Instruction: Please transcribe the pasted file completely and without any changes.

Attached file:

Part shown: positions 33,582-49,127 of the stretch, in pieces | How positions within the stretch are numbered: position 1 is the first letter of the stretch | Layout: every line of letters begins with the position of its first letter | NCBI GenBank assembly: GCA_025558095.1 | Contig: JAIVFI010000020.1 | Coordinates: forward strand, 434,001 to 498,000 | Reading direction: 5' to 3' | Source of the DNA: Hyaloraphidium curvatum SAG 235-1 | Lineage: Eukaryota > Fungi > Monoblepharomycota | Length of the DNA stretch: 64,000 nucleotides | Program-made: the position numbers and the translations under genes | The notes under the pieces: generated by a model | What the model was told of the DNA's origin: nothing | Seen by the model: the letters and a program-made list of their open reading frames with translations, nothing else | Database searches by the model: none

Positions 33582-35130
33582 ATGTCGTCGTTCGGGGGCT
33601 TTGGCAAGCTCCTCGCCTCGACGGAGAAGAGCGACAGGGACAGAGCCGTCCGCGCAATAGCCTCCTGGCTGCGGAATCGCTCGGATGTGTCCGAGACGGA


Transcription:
Part shown: positions 33,582-49,127 of the stretch, in pieces | How positions within the stretch are numbered: position 1 is the first letter of the stretch | Layout: every line of letters begins with the position of its first letter | NCBI GenBank assembly: GCA_025558095.1 | Contig: JAIVFI010000020.1 | Coordinates: forward strand, 434,001 to 498,000 | Reading direction: 5' to 3' | Source of the DNA: Hyaloraphidium curvatum SAG 235-1 | Lineage: Eukaryota > Fungi > Monoblepharomycota | Length of the DNA stretch: 64,000 nucleotides | Program-made: the position numbers and the translations under genes | The notes under the pieces: generated by a model | What the model was told of the DNA's origin: nothing | Seen by the model: the letters and a program-made list of their open reading frames with translations, nothing else | Database searches by the model: none

Positions 33582-35130
33582 ATGTCGTCGTTCGGGGGCT
33601 TTGGCAAGCTCCTCGCCTCGACGGAGAAGAGCGACAGGGACAGAGCCGTCCGCGCAATAGCCTCCTGGCTGCGGAATCGCTCGGATGTGTCCGAGACGGA